This morning I was doing some reports on eBbook sales over the last few years and it struck me how much difference there can be in terms of numbers of sales from one ebook to the next—even ebooks sold on the same blog.
On dPS we have now launched six photography ebooks (and have another about to launch) and the variation in sales numbers is quite amazing.
Of course there are many factors that come into play that could determine an ebook’s success, including:
- timing of release
- cover design
- author’s profile
- and many, many other factors
However there’s one factor that I’m coming to see is extremely important (at least in my experience)—topic.
Of course that’s a pretty obvious thing, but not all topics are equal and even those that you think might be most appealing to people are not always going to succeed.
One illustration of this point are two great ebooks that we’ve launched in the last year or so. They were both written by the same author, and released to the same audience, at the same price, with much the same marketing strategy, and even similar sales copy—yet the results were quite different.
The ebooks were:
- Transcending Travel—A Guide to Captivating Travel Photography
- Captivating Color: A Guide to Dramatic Color Photography.
Which one do you think sold more?
I’ll tell you in a moment.
Both ebooks were written by Mitchell Kanashkevich and their quality was fantastic. Both were beautifully designed, very practical, and full of useful information.
The travel one launched first and we were a little unsure whether it was too niche-focused or not. While most people do travel and take trips, it’s something that most people only do occasionally.
On the other hand, color was a topic we identified as something every photographer really, really needed to know about and understand. It impacts every image a photographer takes, and understanding it can make a massive difference to the outcome of a shot.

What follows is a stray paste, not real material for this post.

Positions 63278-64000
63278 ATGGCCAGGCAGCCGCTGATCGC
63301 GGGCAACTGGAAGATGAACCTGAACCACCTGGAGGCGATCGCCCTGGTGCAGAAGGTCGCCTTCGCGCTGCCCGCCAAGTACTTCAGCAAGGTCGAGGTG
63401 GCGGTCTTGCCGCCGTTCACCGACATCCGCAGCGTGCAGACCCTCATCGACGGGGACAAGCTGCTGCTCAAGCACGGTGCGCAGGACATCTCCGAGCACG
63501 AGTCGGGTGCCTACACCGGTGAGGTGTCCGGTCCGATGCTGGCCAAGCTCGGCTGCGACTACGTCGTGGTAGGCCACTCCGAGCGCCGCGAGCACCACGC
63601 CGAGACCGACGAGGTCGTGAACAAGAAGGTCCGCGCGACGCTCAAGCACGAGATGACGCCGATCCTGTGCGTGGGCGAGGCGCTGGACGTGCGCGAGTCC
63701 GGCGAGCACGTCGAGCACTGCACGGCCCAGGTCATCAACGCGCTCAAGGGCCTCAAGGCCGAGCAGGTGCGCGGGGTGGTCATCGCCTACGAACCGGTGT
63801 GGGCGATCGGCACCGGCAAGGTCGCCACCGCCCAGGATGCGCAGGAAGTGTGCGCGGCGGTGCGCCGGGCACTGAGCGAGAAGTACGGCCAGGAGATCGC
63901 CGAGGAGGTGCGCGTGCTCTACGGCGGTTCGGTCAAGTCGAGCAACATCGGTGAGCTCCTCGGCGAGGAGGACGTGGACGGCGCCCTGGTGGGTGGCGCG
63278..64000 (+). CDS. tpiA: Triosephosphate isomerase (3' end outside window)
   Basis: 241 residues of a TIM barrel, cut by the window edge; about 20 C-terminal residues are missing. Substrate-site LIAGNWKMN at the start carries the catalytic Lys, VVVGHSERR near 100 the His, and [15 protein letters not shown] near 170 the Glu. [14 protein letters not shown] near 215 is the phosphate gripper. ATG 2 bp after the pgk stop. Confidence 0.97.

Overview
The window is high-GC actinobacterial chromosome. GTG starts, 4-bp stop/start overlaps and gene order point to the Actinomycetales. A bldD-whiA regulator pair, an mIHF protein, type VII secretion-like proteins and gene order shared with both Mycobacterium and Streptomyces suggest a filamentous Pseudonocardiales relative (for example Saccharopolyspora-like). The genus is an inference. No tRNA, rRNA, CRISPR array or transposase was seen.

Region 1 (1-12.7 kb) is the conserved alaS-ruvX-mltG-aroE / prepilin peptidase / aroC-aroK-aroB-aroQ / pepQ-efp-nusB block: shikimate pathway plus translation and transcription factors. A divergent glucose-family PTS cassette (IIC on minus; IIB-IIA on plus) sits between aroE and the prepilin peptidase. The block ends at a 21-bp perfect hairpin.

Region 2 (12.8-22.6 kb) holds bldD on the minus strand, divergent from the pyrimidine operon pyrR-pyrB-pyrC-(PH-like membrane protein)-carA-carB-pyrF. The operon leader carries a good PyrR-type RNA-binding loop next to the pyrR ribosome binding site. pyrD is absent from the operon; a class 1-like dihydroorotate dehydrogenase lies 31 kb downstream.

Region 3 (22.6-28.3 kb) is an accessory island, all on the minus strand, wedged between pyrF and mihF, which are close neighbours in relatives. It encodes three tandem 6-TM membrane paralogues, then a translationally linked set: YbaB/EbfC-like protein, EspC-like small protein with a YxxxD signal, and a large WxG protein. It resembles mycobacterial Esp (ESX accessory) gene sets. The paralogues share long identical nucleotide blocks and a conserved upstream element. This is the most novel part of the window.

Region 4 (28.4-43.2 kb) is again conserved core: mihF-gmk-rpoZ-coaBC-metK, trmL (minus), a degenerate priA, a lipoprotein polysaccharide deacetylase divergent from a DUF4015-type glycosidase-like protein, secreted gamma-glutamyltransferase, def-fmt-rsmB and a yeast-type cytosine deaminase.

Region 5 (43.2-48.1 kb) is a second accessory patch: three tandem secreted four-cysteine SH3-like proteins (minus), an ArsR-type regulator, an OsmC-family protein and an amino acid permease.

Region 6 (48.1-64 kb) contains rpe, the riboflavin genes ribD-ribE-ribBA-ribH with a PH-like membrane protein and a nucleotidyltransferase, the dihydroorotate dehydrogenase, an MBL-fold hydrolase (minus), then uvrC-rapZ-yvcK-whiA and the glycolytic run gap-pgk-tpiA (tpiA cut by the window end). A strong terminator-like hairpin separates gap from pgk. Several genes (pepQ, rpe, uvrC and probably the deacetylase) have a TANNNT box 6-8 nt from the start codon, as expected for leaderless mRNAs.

Comparing the topics in this way we fully expected the color ebook to outsell the travel one, however, as you may have guessed, this was not to be.
Both ebooks performed well and were profitable but the travel photography one saw almost double the sales of the color ebook during its launch.
Now there could be a number of factors at play here, but as we’ve analyzed the results, one of the things we’ve realized is that while we thought that the color ebook should have been more useful to more photographers, it was somehow less tangible than the travel ebook.
While important, the topic of color was perhaps too wide and general in its focus to actually drive as many sales as we’d expected.
On the other hand, the travel ebook was narrower in focus, but it was going to lead those who bought it to see results in a specific area of their life. It would solve a specific problem that they faced—disappointing travel images.
We have since tweaked the marketing on the color ebook and have seen a rise in sales, but the two launches reminded us that not all topics are created equal.
That’s not to say that we won’t do more ebooks on topics like color, but we’re certainly looking for topics that solve specific, felt needs, too.
The other thing that this has taught us is to think more about marketing our ebooks even before they’ve been written. While we don’t want our marketing team to determine the content of a resource or to compromise the integrity of the authorship process, we’ve realized that if the author has been involved in talking about marketing even before they start writing, they’re more likely to produce something that is not only helpful but will also be easier to sell.